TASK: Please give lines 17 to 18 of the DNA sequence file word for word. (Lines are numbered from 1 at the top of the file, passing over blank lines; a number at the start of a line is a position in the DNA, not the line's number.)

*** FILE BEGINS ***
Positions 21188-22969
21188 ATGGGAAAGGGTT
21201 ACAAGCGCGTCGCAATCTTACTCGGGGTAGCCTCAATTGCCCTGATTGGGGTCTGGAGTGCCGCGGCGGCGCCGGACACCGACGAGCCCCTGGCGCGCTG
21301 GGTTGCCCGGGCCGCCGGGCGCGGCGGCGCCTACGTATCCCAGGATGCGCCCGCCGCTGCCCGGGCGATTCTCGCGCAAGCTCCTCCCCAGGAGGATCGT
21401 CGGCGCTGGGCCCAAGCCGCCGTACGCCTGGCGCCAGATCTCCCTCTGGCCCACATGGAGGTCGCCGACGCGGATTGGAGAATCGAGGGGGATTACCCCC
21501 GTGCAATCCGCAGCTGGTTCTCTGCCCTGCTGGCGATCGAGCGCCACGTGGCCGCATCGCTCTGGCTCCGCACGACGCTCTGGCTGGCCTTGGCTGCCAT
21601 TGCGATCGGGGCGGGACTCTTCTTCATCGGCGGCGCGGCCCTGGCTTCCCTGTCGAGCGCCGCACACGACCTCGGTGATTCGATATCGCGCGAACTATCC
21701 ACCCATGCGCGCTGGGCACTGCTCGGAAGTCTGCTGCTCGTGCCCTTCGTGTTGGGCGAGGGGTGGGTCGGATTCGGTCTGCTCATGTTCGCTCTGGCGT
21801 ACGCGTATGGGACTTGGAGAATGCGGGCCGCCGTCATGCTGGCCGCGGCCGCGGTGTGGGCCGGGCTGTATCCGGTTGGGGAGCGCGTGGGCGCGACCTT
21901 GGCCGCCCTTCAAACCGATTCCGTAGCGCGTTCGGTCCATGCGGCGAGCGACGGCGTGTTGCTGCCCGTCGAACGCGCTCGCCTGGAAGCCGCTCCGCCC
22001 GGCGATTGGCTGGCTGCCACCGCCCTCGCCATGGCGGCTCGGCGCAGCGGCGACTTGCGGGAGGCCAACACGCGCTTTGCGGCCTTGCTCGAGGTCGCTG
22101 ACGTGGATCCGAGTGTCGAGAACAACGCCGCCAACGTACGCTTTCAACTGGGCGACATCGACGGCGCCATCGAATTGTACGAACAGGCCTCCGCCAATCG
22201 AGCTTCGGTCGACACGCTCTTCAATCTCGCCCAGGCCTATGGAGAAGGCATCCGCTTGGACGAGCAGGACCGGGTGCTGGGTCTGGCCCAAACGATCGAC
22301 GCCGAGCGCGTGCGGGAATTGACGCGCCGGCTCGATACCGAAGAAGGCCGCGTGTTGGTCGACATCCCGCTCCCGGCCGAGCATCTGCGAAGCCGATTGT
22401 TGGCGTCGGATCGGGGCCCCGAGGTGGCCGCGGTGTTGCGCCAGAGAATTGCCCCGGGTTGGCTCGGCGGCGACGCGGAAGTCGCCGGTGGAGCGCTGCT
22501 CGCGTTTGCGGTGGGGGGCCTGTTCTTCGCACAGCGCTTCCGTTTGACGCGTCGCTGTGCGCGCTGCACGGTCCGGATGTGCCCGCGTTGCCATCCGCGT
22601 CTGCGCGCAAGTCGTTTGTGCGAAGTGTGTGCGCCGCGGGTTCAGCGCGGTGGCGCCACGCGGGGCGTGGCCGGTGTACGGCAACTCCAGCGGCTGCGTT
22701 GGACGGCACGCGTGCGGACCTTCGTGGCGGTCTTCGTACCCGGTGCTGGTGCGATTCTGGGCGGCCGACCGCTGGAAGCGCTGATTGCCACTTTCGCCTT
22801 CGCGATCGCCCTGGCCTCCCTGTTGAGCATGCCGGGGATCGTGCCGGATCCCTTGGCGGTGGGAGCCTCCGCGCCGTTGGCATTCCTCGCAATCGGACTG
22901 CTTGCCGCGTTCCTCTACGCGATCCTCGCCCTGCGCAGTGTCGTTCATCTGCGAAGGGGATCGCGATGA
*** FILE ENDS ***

22601 CTGCGCGCAAGTCGTTTGTGCGAAGTGTGTGCGCCGCGGGTTCAGCGCGGTGGCGCCACGCGGGGCGTGGCCGGTGTACGGCAACTCCAGCGGCTGCGTT
22701 GGACGGCACGCGTGCGGACCTTCGTGGCGGTCTTCGTACCCGGTGCTGGTGCGATTCTGGGCGGCCGACCGCTGGAAGCGCTGATTGCCACTTTCGCCTT